METHODS: RUN DMC participants were followed up for 9 years (2006-2015). BMI, WC, brain imaging, and dementia diagnoses were evaluated at baseline and follow-up. Adipokines were measured at baseline. Brain imaging outcomes included CSVD components, white matter hyperintensities, lacunes, microbleeds, gray and white matter, hippocampal, total brain, and intracranial volumes.

    RESULTS: Cross-sectionally among men at baseline, higher BMI, WC, and leptin were associated with lower gray matter and total brain volumes, and higher BMI and WC were associated with lower hippocampal volume. At follow-up 9 years later, higher BMI was cross-sectionally associated with lower gray matter volume, and an obese WC (>102 cm) was protective for ≥1 lacune or ≥1 microbleed in men. In women, increasing BMI and overweight or obesity (BMI ≥25 kg/m2 or WC >88 cm) were associated with ≥1 lacune. Longitudinally, over 9 years, a baseline obese WC was associated with decreasing hippocampal volume, particularly in men, and increasing white matter hyperintensity volume in women and men.

    CONCLUSIONS: Anthropometric and metabolic adiposity predictors were differentially associated with CSVD components and brain volumetry outcomes by sex. Higher adiposity is associated with a vascular-neurodegenerative spectrum among adults at risk for vascular forms of cognitive impairment and dementias.

  • 3.
    Arnoldussen, Ilse A. C.
    et al.
    Department of Anatomy, Donders Institute for Brain, Cognition and Behaviour, Radboud university medical center, Nijmegen, The Netherlands.
    Sundh, Valter
    Neuropsychiatric Epidemiology Unit, Sahlgrenska Academy at University of Gothenburg, Institute for Neuroscience and Physiology, Gothenburg, Sweden.
    Bäckman, Kristoffer
    Neuropsychiatric Epidemiology Unit, Sahlgrenska Academy at University of Gothenburg, Institute for Neuroscience and Physiology, Gothenburg, Sweden.
    Kern, Silke
    Neuropsychiatric Epidemiology Unit, Sahlgrenska Academy at University of Gothenburg, Institute for Neuroscience and Physiology, Gothenburg, Sweden.
    Östling, Svante
    Neuropsychiatric Epidemiology Unit, Sahlgrenska Academy at University of Gothenburg, Institute for Neuroscience and Physiology, Gothenburg, Sweden.
    Blennow, Kaj
    Neuropsychiatric Epidemiology Unit, Sahlgrenska Academy at University of Gothenburg, Institute for Neuroscience and Physiology, Gothenburg, Sweden.
    Zetterberg, Henrik
    Neuropsychiatric Epidemiology Unit, Sahlgrenska Academy at University of Gothenburg, Institute for Neuroscience and Physiology, Gothenburg, Sweden.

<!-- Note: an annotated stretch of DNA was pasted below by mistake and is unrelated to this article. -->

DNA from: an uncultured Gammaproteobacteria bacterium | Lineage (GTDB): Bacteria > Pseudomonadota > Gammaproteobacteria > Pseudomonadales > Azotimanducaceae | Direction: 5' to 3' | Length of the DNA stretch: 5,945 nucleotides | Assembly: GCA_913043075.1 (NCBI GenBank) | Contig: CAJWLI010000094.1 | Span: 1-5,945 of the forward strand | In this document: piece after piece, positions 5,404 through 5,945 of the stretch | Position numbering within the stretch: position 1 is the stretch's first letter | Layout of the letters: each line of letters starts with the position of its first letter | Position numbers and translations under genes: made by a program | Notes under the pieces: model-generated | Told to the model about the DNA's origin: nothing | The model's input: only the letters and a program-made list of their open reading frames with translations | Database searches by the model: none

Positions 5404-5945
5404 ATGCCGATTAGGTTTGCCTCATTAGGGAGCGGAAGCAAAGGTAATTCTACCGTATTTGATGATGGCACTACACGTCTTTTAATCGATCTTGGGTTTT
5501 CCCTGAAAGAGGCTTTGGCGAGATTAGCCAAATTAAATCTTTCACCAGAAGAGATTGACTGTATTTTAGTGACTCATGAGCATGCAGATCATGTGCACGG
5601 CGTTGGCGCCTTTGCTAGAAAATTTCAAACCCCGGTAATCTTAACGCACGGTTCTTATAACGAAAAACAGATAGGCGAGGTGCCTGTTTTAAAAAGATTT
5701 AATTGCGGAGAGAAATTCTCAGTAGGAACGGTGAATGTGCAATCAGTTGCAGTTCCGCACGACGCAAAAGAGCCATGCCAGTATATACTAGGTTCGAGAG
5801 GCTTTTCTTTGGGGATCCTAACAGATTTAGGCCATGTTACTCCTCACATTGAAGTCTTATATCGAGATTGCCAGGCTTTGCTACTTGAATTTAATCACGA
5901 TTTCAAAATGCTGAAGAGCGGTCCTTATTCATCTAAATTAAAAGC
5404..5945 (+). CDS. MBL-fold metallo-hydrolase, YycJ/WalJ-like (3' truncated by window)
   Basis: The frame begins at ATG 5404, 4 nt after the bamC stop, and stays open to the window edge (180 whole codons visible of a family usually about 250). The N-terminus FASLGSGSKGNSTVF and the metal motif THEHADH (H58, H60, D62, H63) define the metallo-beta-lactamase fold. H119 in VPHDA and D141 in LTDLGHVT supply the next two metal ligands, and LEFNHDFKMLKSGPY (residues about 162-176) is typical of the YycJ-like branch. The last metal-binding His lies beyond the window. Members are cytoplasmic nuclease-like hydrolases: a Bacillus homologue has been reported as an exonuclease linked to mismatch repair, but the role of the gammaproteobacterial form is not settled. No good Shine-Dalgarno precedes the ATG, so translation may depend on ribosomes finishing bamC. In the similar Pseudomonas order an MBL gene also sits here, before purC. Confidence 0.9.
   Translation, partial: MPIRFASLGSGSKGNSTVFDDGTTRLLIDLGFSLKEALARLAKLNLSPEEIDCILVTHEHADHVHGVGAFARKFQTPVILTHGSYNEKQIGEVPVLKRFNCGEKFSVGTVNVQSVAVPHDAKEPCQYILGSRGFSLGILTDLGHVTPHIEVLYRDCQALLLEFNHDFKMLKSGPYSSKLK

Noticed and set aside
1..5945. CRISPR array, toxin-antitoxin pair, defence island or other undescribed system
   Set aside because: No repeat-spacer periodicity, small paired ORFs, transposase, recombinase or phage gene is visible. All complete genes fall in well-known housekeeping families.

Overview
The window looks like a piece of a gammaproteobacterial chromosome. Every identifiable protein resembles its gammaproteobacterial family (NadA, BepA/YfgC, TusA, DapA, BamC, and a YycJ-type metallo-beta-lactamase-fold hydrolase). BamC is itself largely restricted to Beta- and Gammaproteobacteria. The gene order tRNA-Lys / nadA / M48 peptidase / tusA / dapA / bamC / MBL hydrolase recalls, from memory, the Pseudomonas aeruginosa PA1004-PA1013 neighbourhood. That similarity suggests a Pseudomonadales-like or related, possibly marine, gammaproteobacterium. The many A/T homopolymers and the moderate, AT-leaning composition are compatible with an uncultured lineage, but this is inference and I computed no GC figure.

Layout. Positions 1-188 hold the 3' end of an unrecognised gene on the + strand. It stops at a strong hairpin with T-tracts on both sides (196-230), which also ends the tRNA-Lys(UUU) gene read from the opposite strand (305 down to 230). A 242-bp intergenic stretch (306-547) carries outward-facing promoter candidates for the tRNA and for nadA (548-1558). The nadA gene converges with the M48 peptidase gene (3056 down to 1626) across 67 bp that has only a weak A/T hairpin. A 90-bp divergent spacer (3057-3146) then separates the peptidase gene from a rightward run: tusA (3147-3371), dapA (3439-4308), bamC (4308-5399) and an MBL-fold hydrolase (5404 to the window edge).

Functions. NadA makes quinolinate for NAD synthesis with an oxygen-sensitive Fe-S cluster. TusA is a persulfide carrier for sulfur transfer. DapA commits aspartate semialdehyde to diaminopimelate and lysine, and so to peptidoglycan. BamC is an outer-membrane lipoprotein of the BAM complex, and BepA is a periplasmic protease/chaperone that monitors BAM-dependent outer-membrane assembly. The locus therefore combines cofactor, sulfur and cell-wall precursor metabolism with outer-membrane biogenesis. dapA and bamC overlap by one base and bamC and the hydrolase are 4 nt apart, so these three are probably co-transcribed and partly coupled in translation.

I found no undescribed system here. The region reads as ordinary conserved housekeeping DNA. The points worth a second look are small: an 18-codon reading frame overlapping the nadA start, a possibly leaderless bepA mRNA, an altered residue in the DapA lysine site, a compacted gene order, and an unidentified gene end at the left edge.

Skoog, Ingmar
    Neuropsychiatric Epidemiology Unit, Sahlgrenska Academy at University of Gothenburg, Institute for Neuroscience and Physiology, Gothenburg, Sweden.
    Kiliaan, Amanda J.
    Department of Anatomy, Donders Institute for Brain, Cognition and Behaviour, Radboud university medical center, Nijmegen, The Netherlands.
    Gustafson, Deborah R.
    University of Skövde, School of Health and Education. University of Skövde, Health and Education. Department of Neurology, State University of New York, Downstate Medical Center, Brooklyn, NY, USA / Neuropsychiatric Epidemiology Unit, Sahlgrenska Academy at University of Gothenburg, Institute for Neuroscience and Physiology, Gothenburg, Sweden.
    A 10-Year Follow-Up of Adiposity and Dementia in Swedish Adults Aged 70 Years and Older2018In: Journal of Alzheimer's Disease, ISSN 1387-2877, E-ISSN 1875-8908, Vol. 63, no 4, p. 1325-1335Article in journal (Refereed)
    Abstract [en]

    Background: Adiposity measured in mid-or late-life and estimated using anthropometric measures such as body mass index (BMI) and waist-to-hip ratio (WHR), or metabolic markers such as blood leptin and adiponectin levels, is associated with late-onset dementia risk. However, during later life, this association may reverse and aging- and dementia-related processes may differentially affect adiposity measures.

    Objective: We explored associations of concurrent BMI, WHR, and blood leptin and high molecular weight adiponectin levels with dementia occurrence.

    Methods: 924 Swedish community-dwelling elderly without dementia, aged 70 years and older, systematically-sampled by birth day and birth year population-based in the Gothenburg city region of Sweden. The Gothenburg Birth Cohort Studies are designed for evaluating risk and protective factors for dementia. All dementias diagnosed after age 70 for 10 years were identified. Multivariable logistic regression models were used to predict dementia occurrence between 2000-2005, 2005-2010, and 2000-2010 after excluding prevalent baseline (year 2000) dementias. Baseline levels of BMI, WHR, leptin, and adiponectin were used.

    Results: Within 5 years of baseline, low BMI (<20 kg/m(2)) was associated with higher odds of dementia compared to those in the healthy BMI category (>= 20-24.9 kg/m(2)). Compared to the lowest quartile, leptin levels in the second quartile were associated with lower odds of dementia in women (p < 0.05).

    Conclusion: In late-life, anthropometric and metabolic adiposity measures appear to be differentially associated with dementia risk. While BMI and leptin levels are highly positively correlated, our results show that their association with dementia at age >= 70 years, is asynchronous. These data suggest that with aging, the complexity of the adiposity exposure may increase and suggests metabolic dysregulation. Additional studies are needed to better understand this complexity.

  • 4.
    Franx, Bart A. A.
    et al.
    Department of Anatomy, Donders Institute for Brain, Cognition and Behaviour, Radboud University Medical Center, Nijmegen, The Netherlands.
    Arnoldussen, Ilse A. C.
    Department of Anatomy, Donders Institute for Brain, Cognition and Behaviour, Radboud University Medical Center, Nijmegen, The Netherlands.